How to configure cmake on Windows to use clang-cl with ninja multi config for intel 32 bits, intel 64 bits and arm64 coming from Visual Studio

Hi,

How to configure cmake on Windows to use clang-cl with ninja multi config for intel 32 bits, intel 64 bits and arm64 bundled with Visual Studio?

Thank you very much!

Each of those will need a separate build tree. CMake’s multi config is about flag selection more than anything else. There’s still only a single toolchain allowed for a given language per build. If the toolchain supports fat binaries (e.g., macOS), then the compiler can be told to write multiple architectures at once, but AFAIK, Windows does not support such things.

I believe what you want is possible using Ninja + VS + CMake:

Unfortunately, no. What OP is asking is whether it’s possible to use different compilers in a single Ninja Multi-Config build directory, which it is not. You can of course always create separate build directories with different compilers.

CMakePresets.json is great for storing the settings for different compilers, but it won’t allow different compilers in the same build directory.

Oh I didn’t realize he was asking to using multiple compilers with the same build directory. Yeah that isn’t possible.

I thought the question was how to use clang-cl for x86, x64, and arm64.

Hello, thake you for your help.
I always planed to have 3 directories:

  • cmake-builds/x86
  • cmake-builds/x86_64
  • cmake-builds/aarch64

My main issue was that I needed to start a visual studio prompt first and then it could only configure correctly one target for example the x86_64 if I started the intel 64 bits prompt, but then it would not configure correctly the intel 32 bits build directory and use the 64 bit compiler instead.

Ah. Yes, the Ninja generator requires a loaded compiler environment. FWIW, this is the same on other platforms (modules on Unix, DEVELOPER_DIR on Xcode). These platforms also tend to have toolchains that just work out of the box, but there’s not much to be done about that. There’s no plan to change that because there’s no way to have ninja reexec from build.ninja with the right environment (or any other generator that doesn’t itself know how to use the right toolchain as the IDE generators do).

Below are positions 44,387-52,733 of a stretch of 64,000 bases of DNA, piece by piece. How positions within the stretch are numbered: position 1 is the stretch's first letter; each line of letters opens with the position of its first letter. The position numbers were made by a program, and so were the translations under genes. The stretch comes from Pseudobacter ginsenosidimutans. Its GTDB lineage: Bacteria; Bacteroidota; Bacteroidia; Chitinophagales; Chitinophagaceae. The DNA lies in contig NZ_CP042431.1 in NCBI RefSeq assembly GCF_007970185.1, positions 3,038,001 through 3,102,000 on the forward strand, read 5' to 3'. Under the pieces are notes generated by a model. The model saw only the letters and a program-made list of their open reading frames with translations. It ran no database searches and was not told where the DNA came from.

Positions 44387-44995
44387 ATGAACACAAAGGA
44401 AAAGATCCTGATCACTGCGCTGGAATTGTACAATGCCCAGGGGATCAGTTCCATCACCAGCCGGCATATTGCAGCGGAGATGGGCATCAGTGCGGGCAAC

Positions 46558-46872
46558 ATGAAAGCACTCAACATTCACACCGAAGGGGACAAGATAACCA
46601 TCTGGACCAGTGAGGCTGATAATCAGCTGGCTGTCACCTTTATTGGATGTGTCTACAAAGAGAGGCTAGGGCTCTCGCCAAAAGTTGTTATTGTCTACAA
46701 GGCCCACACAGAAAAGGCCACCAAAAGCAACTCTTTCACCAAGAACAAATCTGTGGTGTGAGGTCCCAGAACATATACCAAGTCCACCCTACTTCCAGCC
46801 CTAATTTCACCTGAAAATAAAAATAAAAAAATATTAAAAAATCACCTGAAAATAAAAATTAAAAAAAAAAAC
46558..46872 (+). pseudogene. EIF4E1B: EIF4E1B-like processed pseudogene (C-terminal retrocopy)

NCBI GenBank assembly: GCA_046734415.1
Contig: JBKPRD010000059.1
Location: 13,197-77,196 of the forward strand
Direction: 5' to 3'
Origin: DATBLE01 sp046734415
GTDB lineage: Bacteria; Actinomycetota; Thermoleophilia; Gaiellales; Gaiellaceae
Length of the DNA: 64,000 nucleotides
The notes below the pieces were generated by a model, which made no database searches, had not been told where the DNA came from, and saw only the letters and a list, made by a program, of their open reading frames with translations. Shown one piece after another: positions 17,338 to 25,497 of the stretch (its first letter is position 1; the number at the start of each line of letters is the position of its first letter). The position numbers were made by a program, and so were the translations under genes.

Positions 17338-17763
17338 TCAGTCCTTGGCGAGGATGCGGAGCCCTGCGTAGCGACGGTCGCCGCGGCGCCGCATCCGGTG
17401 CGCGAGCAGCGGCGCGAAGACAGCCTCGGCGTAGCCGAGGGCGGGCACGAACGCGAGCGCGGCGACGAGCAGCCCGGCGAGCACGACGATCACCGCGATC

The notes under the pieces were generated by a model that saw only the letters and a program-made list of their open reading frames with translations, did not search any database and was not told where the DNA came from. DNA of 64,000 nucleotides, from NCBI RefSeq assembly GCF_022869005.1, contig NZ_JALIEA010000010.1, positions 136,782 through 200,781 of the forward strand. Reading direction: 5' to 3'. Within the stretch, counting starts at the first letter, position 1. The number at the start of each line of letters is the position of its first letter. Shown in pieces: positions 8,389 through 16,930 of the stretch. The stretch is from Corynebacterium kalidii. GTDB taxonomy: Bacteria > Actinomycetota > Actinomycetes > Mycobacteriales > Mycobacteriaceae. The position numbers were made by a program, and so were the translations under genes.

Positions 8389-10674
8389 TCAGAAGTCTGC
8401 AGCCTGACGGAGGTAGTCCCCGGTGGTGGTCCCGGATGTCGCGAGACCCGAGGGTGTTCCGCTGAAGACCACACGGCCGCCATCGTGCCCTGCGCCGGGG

This makes the visual studio back-end much more convenient. Because I just load the intel 64 bits environment and I can configure which architecture I want from it.
By the way we do compile using cmake --build so we would not require ninja to reexec ninja.
Also when we configure cmake, doesn’t cmake use absolute path to the tools?

There’s no way to force execution through cmake --build, so it’s not a solution either.

While true, the MSVC toolchains bring in the system include paths and other things through the environment; they’re not baked into the compiler or automatically derived from the compiler’s location.

Thank you very much Ben for all those details!

How would it work then for VSCode to switch from one build directory (arm) to another (x86_64)?
Would I need to ensure that I have the right environment variables?

To me it would be amazing to rely upon cmake --build to wrap ninja execution and make sure the environment is correct.

I’ve more of a Linux background and for me it is very difficult to work on Windows.

No idea. Personally, I generally edit on my main machine and use git to pull code back down on Windows when doing development iterations.

Unfortunately, the stable interface is vcvarsall.bat, so CMake would have to start cmd to execute that and either have that run ninja or somehow extract the environment settings out of it. With such a…poorly defined interface, getting CMake to do this is not really feasible.

You’re not the only one :slight_smile: . I would recommend using PowerShell and something like this script to get information from vcvarsall.bat.